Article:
A century in scrap
ABC Recycling focuses on people, integrity and philanthropy
At the age of 103, ABC Recycling is one of the oldest scrap metal processing companies in Canada. Started, as many modern scrap recyclers have, in the salvage/re-sell business, by the mid-1970s ABC developed into a modern scrap recycler, and has continued to grow since. According to Randy Kahlon, the company’s manager of business development, procurement and sales, “We are one of the longest standing businesses that have stayed true to our family values for this long.”
Kahlon says in the 1970s, the introduction of advanced equipment and technology available to scrap recyclers was key to the modernization of the industry.
“Our name was changed from ABC Salvage to ABC Recycling. We bought our Burnaby property and got a rail spur put in place,” says Kahlon. “Between ’72 and ‘76 is when we became a true scrap recycling yard. With new equipment and the larger property, logistics became key for us, and we were able to sell directly to the steel mill.”
From a recycling standpoint, ABC’s focus is to handle, process and prepare material for further processing at a steel mill or foundry. Their overall focus is on production. “We’re almost like a manufacturing facility,” explains Kahlon. “Our focus is on pushing as many tons as we can through our facility, based on the amount of equipment we have on hand to do the job. This is our core focus.”
ABC processes approximately 25,000 net tonnes monthly across all of their sites. There are over 220 employees at seven operating facilities in British Columbia, including the Burnaby main yard, as well as in Campbell River, Kelowna, Surrey, Prince George, Terrace and Fort St. John. The company also has one location in Grande Prairie, Alberta and a ninth facility is currently starting up in Nanaimo, B.C. Internationally, the company operates a brokerage office in Shanghai, to help with the trading of nonferrous metals.
“Our brokerage division, a separate division within the company, is constantly brokering products for dealers throughout North America as well as some of the largest scrap companies in the world,” explains Kahlon. “Due to our connections and trade partners overseas, because we have people who speak the language and due to our logistics set up with container carriers, we can broker product for other dealers. We handle the paperwork and set up the logistics to move product globally.”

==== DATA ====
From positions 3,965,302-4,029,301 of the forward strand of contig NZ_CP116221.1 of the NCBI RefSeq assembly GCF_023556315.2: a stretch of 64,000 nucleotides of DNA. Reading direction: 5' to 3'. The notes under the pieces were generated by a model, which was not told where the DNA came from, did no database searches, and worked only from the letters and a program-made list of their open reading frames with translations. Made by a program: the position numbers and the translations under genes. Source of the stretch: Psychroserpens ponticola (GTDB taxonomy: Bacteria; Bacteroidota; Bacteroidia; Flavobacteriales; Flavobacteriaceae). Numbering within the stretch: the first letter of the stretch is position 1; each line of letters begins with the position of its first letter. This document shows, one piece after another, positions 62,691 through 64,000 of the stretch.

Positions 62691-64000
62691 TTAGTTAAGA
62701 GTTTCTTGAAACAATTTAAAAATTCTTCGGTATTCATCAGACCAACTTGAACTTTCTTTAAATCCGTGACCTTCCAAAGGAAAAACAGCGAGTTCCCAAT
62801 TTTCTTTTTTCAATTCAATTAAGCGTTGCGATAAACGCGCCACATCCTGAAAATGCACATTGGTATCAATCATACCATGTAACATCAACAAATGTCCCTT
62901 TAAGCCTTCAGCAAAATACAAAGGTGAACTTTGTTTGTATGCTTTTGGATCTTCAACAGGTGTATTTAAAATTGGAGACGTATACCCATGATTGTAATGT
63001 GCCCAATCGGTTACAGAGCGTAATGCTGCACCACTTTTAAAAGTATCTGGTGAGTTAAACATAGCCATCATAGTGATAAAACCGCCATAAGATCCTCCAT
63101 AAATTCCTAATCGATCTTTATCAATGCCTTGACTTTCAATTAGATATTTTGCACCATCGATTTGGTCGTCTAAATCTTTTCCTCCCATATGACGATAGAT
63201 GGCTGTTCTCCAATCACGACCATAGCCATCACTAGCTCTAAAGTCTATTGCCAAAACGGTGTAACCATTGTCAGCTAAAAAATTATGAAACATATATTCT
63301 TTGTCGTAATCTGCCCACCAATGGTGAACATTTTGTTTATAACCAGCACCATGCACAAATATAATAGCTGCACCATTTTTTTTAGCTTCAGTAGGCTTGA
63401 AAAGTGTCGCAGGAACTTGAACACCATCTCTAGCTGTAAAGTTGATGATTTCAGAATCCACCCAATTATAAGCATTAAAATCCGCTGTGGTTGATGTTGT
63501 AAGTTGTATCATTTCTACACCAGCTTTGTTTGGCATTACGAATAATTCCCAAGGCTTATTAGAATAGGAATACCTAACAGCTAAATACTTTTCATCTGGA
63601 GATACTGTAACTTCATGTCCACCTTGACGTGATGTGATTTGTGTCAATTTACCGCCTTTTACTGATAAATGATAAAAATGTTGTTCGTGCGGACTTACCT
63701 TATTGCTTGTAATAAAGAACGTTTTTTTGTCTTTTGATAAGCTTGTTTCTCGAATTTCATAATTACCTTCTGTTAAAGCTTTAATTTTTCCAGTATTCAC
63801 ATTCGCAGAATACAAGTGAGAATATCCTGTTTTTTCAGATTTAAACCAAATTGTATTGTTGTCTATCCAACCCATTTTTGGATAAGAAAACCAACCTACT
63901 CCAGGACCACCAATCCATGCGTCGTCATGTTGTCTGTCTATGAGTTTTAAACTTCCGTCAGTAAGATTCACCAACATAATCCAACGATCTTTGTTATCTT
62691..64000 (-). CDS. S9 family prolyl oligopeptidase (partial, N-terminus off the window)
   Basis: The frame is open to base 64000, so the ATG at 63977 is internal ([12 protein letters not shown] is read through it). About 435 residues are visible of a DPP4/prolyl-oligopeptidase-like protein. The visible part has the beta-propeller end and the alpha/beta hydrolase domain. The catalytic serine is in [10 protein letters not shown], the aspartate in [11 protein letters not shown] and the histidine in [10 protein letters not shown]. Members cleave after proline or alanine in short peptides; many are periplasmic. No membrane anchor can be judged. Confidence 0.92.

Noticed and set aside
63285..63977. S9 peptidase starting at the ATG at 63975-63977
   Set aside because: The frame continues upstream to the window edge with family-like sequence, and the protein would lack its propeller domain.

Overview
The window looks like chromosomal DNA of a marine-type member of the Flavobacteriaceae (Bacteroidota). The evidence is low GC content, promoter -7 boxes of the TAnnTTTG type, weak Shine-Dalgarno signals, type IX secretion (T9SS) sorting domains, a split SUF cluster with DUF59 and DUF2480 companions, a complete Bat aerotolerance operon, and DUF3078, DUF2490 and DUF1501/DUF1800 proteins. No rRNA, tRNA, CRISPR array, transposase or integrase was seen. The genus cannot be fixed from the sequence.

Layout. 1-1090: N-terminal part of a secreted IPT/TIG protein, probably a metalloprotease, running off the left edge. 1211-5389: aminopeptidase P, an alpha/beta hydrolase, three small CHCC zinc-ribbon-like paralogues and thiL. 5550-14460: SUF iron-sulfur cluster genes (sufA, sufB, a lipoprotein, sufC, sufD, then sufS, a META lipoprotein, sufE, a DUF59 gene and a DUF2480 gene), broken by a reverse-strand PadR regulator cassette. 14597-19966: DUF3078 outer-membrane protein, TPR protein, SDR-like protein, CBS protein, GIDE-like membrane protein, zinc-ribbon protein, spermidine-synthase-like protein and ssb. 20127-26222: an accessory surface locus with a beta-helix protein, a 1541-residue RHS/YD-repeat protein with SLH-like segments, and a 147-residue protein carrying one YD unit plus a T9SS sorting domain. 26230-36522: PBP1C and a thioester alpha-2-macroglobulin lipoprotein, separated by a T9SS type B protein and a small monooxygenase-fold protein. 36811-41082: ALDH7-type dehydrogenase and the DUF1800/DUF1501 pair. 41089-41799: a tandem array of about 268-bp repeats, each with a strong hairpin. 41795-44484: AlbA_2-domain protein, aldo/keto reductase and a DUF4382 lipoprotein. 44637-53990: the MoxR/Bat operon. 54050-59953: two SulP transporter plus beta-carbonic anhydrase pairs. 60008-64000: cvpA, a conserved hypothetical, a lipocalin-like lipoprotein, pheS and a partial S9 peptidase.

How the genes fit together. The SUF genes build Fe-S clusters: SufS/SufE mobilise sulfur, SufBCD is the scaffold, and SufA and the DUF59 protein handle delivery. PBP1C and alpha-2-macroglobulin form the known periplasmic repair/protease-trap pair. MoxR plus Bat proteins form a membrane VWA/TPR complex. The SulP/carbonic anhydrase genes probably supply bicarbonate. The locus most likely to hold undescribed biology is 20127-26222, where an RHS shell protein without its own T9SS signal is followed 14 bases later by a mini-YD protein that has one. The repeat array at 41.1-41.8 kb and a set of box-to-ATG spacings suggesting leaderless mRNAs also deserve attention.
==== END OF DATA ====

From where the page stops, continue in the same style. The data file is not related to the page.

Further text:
“In many instances, we’ll never physically touch the product,” continues Kahlon. “We’ll handle the paperwork and we’ll handle the risk. We do this for a lot of scrap dealers and brokers throughout North America.”
ABC’s current CEO, David Yochlowitz, is a fourth-generation owner. He came into the business in the late 1980s, after interest rates were very high and the company was in relative “dire straits”.
“At that time, David’s father Harold decided to liquidate the assets from our trucking / freight standpoint,” explains Kahlon. “He outsourced this part of our business and freed up some assets. It was after this that David steered ABC into non-ferrous metals, which really drove a whole new revenue stream for us. We were ahead of the curve in Canada at the time, as far as getting into non-ferrous, and then from there, we promoted ourselves. David also recognized the talent of people working in the yard. He was able to identify key people in the yard that had some business acumen. He brought them into the office and started the brokerage division in the 1990s.”
ABC Recycling processes approximately 10 times more ferrous material than non-ferrous, if measured purely by weight. If the measure is dollars however, it is a different story. Kahlon says the ratio reverses when factoring in the amount of revenue out of the non-ferrous volume (with copper as the most desirable commodity) in comparison to ferrous revenue.